In journalism school, my class received lecture after lecture on the dangers of rushing to relate extreme weather with climate change. There is no way of knowing the precise forces at play with certain meteorological events, and it is even harder to say that whatever forces were involved were caused by our warming planet. Still, extreme weather events happen and we are seeing more of them as time passes.
Slate's Phil Plait put it best when he wrote:
Tying extreme weather to climate change is tricky. It's not so much "this event was due to the Earth warming, which is disrupting the climate" as it is "statistically speaking, we're seeing more extreme weather events, getting even more extreme over time." Think of it as playing craps with ever-so-slightly loaded dice. You can't be sure that snake eyes you threw was due to the dice being weighted, but over time you'll see a lot more of them than you'd expect, statistically, from fair dice.
New research indicates that certain kinds of extreme events are becoming more common, and the trend is due to something called "blocking patterns." Blocking patterns occur where particularly hot or wet weather remains trapped over a certain region for weeks at a time, causing heat waves or floods. Dim Coumou, a researcher at the Potsdam Institute for Climate Impact Research and an author on the paper, said, "Since 2000, we have seen a cluster of these events. When these high-altitude waves become quasi-stationary, then we see more extreme weather at the surface... It is especially noticeable for heat extremes." At this point, Coumou acknowledges that his study shows a correlation between blocking patterns in the summer and extreme events, rather than a direct causation.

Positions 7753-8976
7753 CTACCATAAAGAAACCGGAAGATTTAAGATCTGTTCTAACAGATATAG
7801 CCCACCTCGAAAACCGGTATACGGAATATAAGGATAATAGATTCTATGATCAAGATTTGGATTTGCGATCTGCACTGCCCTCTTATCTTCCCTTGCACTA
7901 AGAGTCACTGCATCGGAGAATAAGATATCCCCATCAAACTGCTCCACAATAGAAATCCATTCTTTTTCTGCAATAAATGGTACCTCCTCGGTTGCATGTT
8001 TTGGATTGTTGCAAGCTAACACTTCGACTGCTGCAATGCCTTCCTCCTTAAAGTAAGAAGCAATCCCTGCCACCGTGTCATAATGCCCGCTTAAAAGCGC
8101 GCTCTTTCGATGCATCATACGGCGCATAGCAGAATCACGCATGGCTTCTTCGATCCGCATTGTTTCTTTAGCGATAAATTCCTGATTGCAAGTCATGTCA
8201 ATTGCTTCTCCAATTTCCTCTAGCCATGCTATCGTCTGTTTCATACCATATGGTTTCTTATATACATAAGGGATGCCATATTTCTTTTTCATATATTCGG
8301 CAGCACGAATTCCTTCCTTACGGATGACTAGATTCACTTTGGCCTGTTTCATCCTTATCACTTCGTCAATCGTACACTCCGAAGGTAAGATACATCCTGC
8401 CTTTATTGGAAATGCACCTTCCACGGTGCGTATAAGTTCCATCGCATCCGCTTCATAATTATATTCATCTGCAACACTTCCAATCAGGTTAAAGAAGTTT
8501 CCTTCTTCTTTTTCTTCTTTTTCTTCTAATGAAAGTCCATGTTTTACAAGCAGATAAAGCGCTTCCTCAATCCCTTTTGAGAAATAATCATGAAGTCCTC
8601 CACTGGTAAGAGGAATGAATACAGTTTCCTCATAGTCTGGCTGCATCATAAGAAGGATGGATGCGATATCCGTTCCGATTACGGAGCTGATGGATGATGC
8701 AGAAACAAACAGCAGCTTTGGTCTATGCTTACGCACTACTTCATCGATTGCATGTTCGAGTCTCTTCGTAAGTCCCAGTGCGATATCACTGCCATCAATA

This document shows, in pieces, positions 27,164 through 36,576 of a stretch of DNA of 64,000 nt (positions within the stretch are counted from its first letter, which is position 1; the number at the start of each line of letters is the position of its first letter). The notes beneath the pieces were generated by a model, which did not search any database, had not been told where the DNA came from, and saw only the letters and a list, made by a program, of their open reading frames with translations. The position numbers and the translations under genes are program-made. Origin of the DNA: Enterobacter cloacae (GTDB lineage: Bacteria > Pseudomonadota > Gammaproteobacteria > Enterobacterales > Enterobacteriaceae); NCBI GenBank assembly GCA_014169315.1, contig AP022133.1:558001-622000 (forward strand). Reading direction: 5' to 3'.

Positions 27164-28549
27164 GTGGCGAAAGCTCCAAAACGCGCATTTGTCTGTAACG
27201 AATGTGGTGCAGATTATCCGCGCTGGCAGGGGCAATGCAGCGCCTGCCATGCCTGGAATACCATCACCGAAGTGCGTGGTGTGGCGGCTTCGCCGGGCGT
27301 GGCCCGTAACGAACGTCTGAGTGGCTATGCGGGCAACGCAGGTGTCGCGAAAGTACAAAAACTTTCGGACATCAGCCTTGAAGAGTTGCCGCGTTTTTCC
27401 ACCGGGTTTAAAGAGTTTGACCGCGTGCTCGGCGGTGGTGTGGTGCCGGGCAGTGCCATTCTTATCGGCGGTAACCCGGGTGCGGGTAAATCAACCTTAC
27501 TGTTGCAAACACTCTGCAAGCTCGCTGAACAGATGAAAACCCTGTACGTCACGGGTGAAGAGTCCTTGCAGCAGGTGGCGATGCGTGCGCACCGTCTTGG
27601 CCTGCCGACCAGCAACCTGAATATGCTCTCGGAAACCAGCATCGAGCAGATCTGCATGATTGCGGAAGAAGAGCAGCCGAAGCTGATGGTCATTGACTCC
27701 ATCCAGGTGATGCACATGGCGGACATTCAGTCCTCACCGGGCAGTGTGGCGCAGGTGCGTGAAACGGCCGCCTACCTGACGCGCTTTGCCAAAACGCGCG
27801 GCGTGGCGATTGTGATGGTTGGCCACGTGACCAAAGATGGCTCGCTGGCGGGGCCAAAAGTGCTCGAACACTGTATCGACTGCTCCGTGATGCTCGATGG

This summer, we have witnessed a number of extreme meteorologic and geologic events. Here are some of the worst in the U.S.:
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